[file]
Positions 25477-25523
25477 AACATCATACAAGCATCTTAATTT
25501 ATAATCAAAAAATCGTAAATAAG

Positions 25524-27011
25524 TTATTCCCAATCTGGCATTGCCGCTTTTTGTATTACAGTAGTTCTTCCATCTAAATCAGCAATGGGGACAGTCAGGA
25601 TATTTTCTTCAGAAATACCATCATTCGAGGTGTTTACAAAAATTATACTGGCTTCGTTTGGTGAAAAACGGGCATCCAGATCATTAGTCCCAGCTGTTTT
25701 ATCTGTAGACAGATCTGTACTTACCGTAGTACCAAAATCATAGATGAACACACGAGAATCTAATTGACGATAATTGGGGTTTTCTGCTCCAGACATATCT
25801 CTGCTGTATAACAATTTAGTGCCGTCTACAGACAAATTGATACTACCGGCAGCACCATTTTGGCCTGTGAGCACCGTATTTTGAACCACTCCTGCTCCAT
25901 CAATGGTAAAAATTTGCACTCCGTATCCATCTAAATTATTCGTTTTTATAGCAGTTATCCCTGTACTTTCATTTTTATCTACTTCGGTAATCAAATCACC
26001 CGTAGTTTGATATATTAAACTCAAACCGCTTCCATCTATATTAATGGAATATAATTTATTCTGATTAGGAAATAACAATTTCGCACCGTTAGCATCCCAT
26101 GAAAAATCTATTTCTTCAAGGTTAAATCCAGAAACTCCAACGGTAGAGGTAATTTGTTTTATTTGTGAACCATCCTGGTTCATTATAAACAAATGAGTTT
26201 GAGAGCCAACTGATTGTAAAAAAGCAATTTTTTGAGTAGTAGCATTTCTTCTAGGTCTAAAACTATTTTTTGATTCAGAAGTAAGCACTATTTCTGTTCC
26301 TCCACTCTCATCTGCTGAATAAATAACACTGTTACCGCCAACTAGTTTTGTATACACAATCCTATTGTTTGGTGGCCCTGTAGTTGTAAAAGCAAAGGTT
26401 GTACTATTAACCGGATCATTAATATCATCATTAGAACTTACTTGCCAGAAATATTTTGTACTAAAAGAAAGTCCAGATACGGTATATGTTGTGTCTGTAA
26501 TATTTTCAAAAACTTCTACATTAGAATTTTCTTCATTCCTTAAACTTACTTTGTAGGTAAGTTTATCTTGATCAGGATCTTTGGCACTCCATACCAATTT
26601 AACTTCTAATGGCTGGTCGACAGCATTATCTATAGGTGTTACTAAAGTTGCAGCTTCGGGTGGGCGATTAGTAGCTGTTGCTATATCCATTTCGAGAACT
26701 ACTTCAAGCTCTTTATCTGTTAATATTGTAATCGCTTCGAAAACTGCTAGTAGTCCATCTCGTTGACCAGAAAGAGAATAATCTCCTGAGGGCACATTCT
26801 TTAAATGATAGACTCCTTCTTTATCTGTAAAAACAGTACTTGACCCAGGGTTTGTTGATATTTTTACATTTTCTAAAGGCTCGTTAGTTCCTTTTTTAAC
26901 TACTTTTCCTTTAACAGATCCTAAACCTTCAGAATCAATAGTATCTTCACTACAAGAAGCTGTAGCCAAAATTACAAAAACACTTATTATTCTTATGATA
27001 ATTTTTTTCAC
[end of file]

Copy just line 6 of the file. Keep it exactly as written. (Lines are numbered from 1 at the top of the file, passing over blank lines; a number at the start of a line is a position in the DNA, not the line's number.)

25601 TATTTTCTTCAGAAATACCATCATTCGAGGTGTTTACAAAAATTATACTGGCTTCGTTTGGTGAAAAACGGGCATCCAGATCATTAGTCCCAGCTGTTTT